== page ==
F 20W/25 (GE)

Тип:  F 20W/25  
Страна происхождения: 
Дата выпуска:  2000...2009

Товарищ отдал как перегоревшую, а оказалась рабочая. Редкий тип. Выпускалась на Тунгсраме, отличается только логотипом.

Из коллекции Ikarus280. Добавлено: пн, 24.04.23, 22:54



Ну нет, у ЛЕ Ra=85, а тут всего лишь 70.

откуда данные? измерение? у ЛЕ не может быть Ra-85 потому что ЛЕЦ имеет более 80. Не могу найти литературу но точно видел у ЛЕ Ra-75.

Измерение. Спектр полностью идентичен более поздним ЛЕЦ. Буквы Ц у ранних ламп нет, потому что эта цветность изначально задумывалась только с высокой цветопередачей. Однако потом её добавили, видимо ради унификации маркировок. Точно такие же пертурбации были с цветностью ЛХЕ, которая на самом деле должна была быть ЛХЕЦ, и с ЛХД, которая по факту ЛХДЦ.

The famous color 25 was actually invented by Narva in Germany during early 1960s. It was a halophosphate color with a higher CRI than usual. It was specially developed to be used indoor by people, so their eyes would not get tired after a long day of work. That is why it became very popular especially in factory settings where people needed a lot of good quality light. The light output oif the color 25 was lower than usual, but for the quality of the light, witch it was marginally better than regular halophosphate colors, it was a worth-while sacrifice. In Germany it was called universalweiss of universal white. It had the CRI of 70 and the later color code was 740. The color code 25 became its own uncategorized number so it would not be easily mixed up with other colors with in reality correspond to their respective color temperatures, such as F29 was warm white 29-530, F33 was cool white 33-640 and F74 was 74-765. But the F25-740 was its own number so that it could be easily identified without any confusion.

The tungsram factory in Hungary actually produced a huge variaty of colors under GE logo, but only four under Tungsram. When GE bought Tungsram in 1990s they started their own lamp line, but kept one old stmping line in witch they stamped Tungsram name, and those tubes with tungsram name only were exported to the countries that were trusting Tungsram products for their quality. So to keep the customers and avoid the confusion, GE left one line that still printed Tungsram on a small fraction of lamps that left the factory. That is why in Baltic countries and many other countries in EU it was comon to find Tungsram braded lamps and tubes, while in countries such as Great Britain they never exported tungsram tubes there and were only GE tubes that went there.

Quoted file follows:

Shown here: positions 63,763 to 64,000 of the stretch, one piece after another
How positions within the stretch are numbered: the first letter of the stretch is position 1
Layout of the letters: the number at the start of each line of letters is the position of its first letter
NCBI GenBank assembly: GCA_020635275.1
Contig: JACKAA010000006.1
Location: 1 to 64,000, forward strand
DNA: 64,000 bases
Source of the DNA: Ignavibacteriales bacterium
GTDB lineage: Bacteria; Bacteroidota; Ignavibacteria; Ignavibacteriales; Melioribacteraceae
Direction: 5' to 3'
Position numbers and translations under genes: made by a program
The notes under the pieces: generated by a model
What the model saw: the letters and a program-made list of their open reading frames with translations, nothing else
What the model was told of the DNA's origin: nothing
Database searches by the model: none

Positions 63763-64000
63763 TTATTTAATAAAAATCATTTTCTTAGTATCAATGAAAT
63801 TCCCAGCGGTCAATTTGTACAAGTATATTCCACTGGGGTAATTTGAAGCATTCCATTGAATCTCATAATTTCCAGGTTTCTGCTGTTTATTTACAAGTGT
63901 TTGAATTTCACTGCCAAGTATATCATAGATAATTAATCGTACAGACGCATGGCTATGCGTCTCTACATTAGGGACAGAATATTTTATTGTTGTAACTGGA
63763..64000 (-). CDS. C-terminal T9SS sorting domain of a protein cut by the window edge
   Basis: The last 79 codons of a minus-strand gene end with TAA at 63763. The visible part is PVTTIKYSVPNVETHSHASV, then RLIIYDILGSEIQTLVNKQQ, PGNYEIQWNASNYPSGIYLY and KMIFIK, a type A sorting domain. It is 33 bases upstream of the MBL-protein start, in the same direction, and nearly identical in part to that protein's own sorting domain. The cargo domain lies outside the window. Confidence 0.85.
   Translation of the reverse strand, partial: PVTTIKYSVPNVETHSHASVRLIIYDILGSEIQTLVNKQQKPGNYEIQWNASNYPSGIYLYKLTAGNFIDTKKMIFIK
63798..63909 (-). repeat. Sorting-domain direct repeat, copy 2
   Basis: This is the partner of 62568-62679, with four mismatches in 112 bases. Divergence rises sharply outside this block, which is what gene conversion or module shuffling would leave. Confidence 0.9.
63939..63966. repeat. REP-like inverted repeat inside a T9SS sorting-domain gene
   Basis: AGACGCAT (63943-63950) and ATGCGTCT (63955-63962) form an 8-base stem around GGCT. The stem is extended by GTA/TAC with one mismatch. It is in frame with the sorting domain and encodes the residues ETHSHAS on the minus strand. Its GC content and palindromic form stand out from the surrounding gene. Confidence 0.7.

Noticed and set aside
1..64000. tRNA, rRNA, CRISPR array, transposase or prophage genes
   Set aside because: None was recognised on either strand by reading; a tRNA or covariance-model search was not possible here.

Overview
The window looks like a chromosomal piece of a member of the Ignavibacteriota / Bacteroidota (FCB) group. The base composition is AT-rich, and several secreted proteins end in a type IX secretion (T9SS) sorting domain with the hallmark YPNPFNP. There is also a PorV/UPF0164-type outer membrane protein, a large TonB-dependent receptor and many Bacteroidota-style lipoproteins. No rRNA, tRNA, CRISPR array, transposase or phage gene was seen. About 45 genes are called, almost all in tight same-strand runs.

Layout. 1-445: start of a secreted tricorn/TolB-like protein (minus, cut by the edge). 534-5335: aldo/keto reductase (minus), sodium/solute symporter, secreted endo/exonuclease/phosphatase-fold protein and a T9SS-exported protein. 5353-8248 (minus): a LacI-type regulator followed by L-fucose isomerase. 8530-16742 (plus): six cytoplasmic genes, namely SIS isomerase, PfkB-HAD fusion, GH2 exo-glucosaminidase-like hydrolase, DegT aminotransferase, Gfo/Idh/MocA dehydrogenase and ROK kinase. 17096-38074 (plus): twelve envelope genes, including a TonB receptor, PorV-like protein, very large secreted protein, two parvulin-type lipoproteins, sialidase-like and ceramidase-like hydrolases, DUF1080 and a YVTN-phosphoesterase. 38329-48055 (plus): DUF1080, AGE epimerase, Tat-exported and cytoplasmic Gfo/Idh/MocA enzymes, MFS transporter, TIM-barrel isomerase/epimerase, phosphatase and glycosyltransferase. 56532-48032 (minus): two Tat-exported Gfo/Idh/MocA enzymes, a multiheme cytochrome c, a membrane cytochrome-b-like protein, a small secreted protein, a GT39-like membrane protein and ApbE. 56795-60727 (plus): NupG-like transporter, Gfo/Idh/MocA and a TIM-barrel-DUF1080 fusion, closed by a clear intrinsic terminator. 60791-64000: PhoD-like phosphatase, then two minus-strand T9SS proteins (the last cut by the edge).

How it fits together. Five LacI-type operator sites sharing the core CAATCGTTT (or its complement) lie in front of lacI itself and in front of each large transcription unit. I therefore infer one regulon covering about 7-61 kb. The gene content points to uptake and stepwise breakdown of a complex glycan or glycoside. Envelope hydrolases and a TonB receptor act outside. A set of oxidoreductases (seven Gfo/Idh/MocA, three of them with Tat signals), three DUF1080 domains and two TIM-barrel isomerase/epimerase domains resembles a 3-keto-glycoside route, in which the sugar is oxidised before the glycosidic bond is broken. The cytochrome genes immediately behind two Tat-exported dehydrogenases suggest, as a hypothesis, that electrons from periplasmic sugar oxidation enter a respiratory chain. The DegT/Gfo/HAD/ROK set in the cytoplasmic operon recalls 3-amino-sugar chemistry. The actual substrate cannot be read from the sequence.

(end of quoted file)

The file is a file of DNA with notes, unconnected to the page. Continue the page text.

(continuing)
Under Tungsram they only produced four colors: F29-530, F33-640, F25-740 and F74-765. All other colors, uncluding regular triphosphor ones, only left the factory under GE brand. The colors that left the factory under GE were F25-740, F29-530, F33-640, F35-535, F36-960, F38-940, F54-750, F55-750, F60-765 and F74-780, 840, 830, 827, 860. This INCLUDED BOTH T8 AND T12 fluorescent tubes.

That is why in GB you could easily find T12 fluorescent tubes in their "Polylux" sleeves and in colors like 830. Yes, the Tungsram factory in Hungary that was bought by GE, up untill 2015 still produced T12 fluorescent tubes in triphosphor and halophosphate colors, and wattages included 15w, 18w, 20w, 30w, 36w, 38w, 40w, 58w 65w, 70w, 75w, 85w, 90w, 100w and 125w. We only saw in Europe 18, 20, 30, 36, 40, 58 and 65 watt fluorescent tubes. The sad thing was that in Europe itself you would hardly find any triphosphor fluorescent tubes in T12 flask, and in countries such as Lithuania they were nonexistant. The Tungsram factory closed its door for good after declairing bankruptcy in 2020.

I wouldn't be sure that it was Narva who introduced this colour, as colour HNW (Weiß) can be found in Osram catalogue of 1955, and in catalogue of 1958 it already has its number /25.

Its only advantage is slightly higher colour rendering (for the price of lowered efficacy), which has nothing to do with eyes comfort or fatigue. For some applications this could be profitable (e.g. for sales of coloured goods), for some not (e.g. regular offices). That is why these lamps were sold at the same price as 20(33)/640.

Numbering of fluorescent colours was not an easy matter, generally the native numbers did not correspond to colour temperatures at all, e.g. /10 – daylight (765), /20 – neutral white (640), /60 – red, etc. Only accepting the new international standard in late 90s helped to bring some order there. Though there still remain some 3-digit colours which do not obey this rule (e.g. /108, /150, /160, etc. by Philips).

Thank you Dominique for correcting me. I am still young and I try to learn as much lighting history as possible. I am aware that Osram had its own ridiculous color numbering system that didn't at all correspond to the color of the lamp itself, but what I was elaborating on was the the Tungsram factory, and how they managed to develop their own system that actualy corresponded to the color being used. The number 25 was adopted from Germans as the Hungary also started making that color tubes as well.


Well, I also wouldn't say that GE/Tungsram's numbering system was very straightforward with colour temperatures:

/29 – 3000K (ok, this could be explained by rounding)
/32 – 3000K again (why not /30?)
/33 – 4200K (?)
/54 – 6500K (??)
/55 – 6200K (???)